Chicago Girl Scout Delivers Powerful Speech at the United Nations

Chicago Girl Scout Delivers Powerful Speech at the United Nations

Eva Lewis is back home now after sharing her compelling message about empowering black girls at the United Nations International Day of the Girl event earlier this week in New York.

The 17-year-old South Shore resident was invited to speak at the event after gaining media attention from a July rally at Millennium Park she helped organize with three other teens.

It was her second time in New York City. Eva participated in the United Nations’ 60th Annual Commission on the Status of Women in March, but this time it was much different, she said.

“This was a much bigger event, with a lot of people watching all over the world,” she said, adding that at least 1,000 people were in the audience.

Eva, who attends Walter Payton College Prep, opened up the event with a spoken word performance.

“I really thought it set the mood for the event and the tone in the sense that we weren’t kidding and our voices should be validated,” she said. “I felt like it definitely got everyone’s attention.”

Eva also spoke at the event.

The marginalization of women, especially black women, is an issue close to her heart. There hasn’t been a shift in the conversation to truly address the inequalities that black women and girls experience, Eva said.

Issues like hypersexualization, human trafficking, sexual assault and domestic violence disproportionately affect black women, she said, but the main people speaking up about those issues are black women.

Her mother, Valerie Andrews-Lewis, and grandmother sat in the audience.

“I am very proud of Eva,” her mother said. “She really believes in what she’s doing and she did an excellent job of bringing awareness to the plight of black girls.”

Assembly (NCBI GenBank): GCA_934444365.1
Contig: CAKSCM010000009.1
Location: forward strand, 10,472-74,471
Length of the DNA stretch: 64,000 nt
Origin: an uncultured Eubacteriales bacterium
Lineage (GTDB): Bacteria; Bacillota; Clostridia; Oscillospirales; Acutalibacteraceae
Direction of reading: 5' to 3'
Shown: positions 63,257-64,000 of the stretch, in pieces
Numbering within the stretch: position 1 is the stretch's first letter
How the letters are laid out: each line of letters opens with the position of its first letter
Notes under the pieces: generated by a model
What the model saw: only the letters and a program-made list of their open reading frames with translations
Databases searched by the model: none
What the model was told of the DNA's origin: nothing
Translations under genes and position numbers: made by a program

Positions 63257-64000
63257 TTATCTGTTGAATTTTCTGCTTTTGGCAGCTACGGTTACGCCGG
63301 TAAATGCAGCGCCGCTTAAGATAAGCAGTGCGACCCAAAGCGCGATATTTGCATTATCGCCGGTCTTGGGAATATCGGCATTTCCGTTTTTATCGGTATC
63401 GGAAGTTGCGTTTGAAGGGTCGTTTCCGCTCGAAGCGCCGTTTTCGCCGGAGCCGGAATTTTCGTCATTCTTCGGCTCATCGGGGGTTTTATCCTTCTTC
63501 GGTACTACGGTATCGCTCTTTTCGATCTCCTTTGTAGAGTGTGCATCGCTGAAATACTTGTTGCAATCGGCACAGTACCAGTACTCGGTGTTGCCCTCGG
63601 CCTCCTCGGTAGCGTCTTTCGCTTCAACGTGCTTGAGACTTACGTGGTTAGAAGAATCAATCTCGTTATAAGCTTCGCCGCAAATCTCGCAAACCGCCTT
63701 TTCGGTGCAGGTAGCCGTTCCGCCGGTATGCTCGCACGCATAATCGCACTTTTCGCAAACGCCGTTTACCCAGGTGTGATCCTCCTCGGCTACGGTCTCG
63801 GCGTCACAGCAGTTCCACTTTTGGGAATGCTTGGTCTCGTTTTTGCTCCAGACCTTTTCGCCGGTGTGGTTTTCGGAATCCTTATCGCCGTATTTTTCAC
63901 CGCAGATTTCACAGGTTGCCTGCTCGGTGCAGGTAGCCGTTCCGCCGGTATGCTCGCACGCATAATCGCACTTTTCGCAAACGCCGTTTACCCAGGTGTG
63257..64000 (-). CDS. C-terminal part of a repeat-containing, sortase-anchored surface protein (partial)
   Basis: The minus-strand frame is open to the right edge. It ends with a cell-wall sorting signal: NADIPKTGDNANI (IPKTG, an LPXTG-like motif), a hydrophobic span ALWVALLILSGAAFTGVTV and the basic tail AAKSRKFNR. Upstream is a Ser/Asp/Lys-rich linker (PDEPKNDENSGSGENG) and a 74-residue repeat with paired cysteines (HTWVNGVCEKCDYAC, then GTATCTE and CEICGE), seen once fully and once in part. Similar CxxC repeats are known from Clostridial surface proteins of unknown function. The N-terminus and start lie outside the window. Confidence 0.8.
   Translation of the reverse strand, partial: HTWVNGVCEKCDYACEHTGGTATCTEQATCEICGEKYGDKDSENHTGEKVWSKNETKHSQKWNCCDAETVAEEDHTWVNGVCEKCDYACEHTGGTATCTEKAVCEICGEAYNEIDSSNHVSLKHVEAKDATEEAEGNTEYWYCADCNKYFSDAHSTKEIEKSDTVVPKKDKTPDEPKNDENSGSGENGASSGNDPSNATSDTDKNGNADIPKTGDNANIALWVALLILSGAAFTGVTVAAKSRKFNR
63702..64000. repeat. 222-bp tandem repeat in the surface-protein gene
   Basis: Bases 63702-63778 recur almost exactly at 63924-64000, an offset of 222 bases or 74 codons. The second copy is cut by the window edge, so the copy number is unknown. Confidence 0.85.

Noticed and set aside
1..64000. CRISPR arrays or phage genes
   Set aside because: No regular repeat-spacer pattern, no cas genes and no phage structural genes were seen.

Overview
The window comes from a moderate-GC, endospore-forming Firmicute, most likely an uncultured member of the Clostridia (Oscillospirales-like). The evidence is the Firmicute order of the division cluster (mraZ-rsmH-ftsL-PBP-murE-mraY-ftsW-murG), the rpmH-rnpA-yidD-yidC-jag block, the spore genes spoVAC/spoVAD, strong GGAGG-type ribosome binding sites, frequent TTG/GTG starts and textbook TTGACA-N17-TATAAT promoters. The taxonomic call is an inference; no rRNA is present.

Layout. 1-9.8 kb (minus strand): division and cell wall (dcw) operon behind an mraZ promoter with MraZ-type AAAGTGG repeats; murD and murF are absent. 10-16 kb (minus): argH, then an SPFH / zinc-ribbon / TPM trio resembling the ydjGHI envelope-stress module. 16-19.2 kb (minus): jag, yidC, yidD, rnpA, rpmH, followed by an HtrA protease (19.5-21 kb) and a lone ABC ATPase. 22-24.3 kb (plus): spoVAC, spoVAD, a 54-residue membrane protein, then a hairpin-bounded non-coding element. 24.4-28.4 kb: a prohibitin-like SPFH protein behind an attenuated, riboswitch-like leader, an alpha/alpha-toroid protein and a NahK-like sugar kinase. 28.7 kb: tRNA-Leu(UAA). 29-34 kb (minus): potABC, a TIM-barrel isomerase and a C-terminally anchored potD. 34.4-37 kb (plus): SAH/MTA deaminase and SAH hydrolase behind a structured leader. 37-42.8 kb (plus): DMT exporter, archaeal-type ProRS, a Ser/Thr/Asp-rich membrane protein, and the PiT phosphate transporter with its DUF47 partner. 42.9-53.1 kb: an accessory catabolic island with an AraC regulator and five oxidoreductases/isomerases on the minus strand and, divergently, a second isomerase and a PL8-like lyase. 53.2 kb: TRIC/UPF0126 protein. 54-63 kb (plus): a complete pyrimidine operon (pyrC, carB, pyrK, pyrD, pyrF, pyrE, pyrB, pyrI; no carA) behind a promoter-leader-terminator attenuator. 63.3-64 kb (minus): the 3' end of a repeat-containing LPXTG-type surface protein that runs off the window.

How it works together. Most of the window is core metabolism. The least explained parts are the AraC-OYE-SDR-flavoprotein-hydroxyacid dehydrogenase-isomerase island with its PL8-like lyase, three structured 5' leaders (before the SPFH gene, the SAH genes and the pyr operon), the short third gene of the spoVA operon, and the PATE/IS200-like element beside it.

Andrews-Lewis said she hopes some policy changes will occur from the message her daughter is spreading.

Eva has been a member of the Girl Scouts since she was 7 years old and the organization has really helped her create a platform and spread her message on a larger scale, she said.

“It has definitely cultivated me and my voice,” Eva said. “They’ve been so supportive of all my initiatives and political viewpoints, as well as helping me reach out to different media outlets.”

Without Girl Scouts, Eva said she probably wouldn’t have been invited to speak at the United Nations.

To read the full story, please visit

Chicago Girl Scout Leads Peaceful Black Lives Matter Protest

Chicago Girl Scout Leads Peaceful Black Lives Matter Protest

In 2012, Trayvon Martin was murdered, and my generation experienced a traumatic shock. The black-and-white photos in our history books of Civil Rights icons Malcolm X, Rosa Parks, and Martin Luther King Jr., along with photos of black people hanging from trees, weren’t just history — they represented our reality, too. Realizing that the injustice my ancestors fought against hadn’t been eradicated was discouraging. Simultaneously, it ignited a fire of anger and strength. My peers and I were upset that we would have to fight the same fight, but also ambitious enough to step up to the challenge.

This same fire has been fueled even more as we have watched many videos of black people lying in the streets, many put there by the hands of those who had sworn to protect and serve. Through the Black Lives Matter movement, my peers and I have been inspired to speak against these repeated acts of blatant oppression.

I attended my first protest in 2013, right before my freshman year of high school. My mother and I participated in a march down Chicago’s congested Michigan Avenue after the murder of Trayvon Martin in order to demand justice.